One of the most common complications in women undergoing breast implants is a capsular contracture, according to a new study.
Capsular contracture is when a “capsule” of scar tissue forms around medical or cosmetic implants. Scarring is a normal part of the healing process. In some patients, however, the scar tissue becomes unusually hard and contracts around the implant. The complication can lead to pain and discomfort and in extreme cases requires further surgery.
According to plasticsurgery.org, around every sixth breast augmentation patient suffers from some capsular contracture.
Previous research on capsular contracture has mainly focused on reducing bacterial contamination from antibiotic solutions. Less attention was paid to the inflammatory process, with the main inflammatory pathway, the arachidonic acid cascade, in the foreground. These pathways are influenced by the omega-3 fatty acids, which are mainly found in oily fish and dietary supplements.
To gain a better understanding of the effects of omega-3 supplements on capsule contraction, Italian researchers conducted an experimental study to determine whether omega-3 fatty acid supplementation affects capsule formation around implants in animals. The research is published in the March issue of Plastic and Reconstructive Surgery.
At 8 weeks of age, a group of 32 mice underwent plastic surgery. Tiny, bespoke 300 mg silicone gel implants were implanted in the mice. After their operation, the mice were divided into two groups of 16.
Custom made, round, smooth silicone gel implants of 300 mg (Mentor Corp.)
The treatment group received omega-3 oil daily and the control group received water.
After 12 weeks, the mice were euthanized and the implants removed. The implants and the surrounding fibrous tissue were harvested in one piece and the capsule thickness around the implants compared between the two groups.
The results showed reduced capsule formation in the treatment group, with the implants being thinner and more transparent than in the comparison group.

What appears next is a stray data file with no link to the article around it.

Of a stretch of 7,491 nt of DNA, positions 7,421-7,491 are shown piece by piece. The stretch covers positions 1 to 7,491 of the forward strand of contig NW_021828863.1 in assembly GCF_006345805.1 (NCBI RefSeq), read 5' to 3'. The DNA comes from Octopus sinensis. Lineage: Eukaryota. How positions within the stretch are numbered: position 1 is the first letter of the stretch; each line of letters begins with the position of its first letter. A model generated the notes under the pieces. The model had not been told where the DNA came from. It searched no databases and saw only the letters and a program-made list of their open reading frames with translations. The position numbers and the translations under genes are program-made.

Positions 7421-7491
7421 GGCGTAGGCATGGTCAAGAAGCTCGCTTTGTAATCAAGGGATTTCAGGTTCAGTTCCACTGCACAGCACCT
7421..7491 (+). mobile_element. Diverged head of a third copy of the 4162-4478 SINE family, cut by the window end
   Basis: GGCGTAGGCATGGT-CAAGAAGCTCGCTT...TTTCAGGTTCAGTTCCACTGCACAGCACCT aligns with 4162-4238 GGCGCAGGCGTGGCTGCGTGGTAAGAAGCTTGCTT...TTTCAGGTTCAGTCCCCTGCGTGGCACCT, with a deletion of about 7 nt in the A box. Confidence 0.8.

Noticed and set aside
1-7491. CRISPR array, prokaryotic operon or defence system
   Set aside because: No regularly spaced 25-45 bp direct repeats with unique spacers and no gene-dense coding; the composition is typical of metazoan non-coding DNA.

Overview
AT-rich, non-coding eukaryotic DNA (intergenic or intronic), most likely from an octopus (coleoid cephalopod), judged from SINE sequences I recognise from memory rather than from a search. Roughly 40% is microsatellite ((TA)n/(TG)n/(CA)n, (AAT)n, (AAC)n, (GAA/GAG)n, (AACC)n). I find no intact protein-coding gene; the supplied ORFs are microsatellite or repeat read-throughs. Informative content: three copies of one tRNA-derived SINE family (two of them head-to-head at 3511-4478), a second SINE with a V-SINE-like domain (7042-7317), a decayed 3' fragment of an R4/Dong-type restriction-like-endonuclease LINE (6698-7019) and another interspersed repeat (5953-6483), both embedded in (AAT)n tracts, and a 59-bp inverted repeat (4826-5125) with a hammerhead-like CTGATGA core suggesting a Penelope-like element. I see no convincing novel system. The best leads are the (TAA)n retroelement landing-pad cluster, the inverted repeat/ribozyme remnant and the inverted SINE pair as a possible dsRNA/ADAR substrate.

“The average capsule thickness was 205.09 μm in the omega-3 group compared to 361.63 μm in the control group. This difference was statistically significant (p = 0.0004), ”the report emphasized.
Implants with the surrounding fiber tissue (capsule) were harvested in one piece.
In addition, capsules from the mice supplemented with omega-3 showed reduced expression of the transforming growth factor (TGF) beta-2: a cell-activating protein (cytokine) that promotes inflammation. The decreased capsule formation around implants was likely due to decreased collagen build-up, the authors said.
The authors acknowledge that further clinical studies are warranted and suggest that people taking a similar amount of omega-3 supplements as the mice in the study would be “quite a dose.”
However, the results are encouraging for those seeking medical or cosmetic implants. Given the minimal side effects of omega-3 fat supplements, the authors said, “We believe that omega-3 supplementation is a simple and promising way to prevent or at least reduce capsular contractures after silicone implant surgery. This therapy could have a significant impact given the number of patients who undergo breast reconstruction or aesthetic breast surgery each year. “.
Source: Plastic and Reconstructive Surgery
March 2020 – Volume 145 – Issue 3 – P. 701-710 doi: 10.1097 / PRS.0000000000006553
“The effect of omega-3 fatty acids on the capsular tissue around the breast implants, plastic and reconstructive surgery”
Authors: G. Lombardo et al.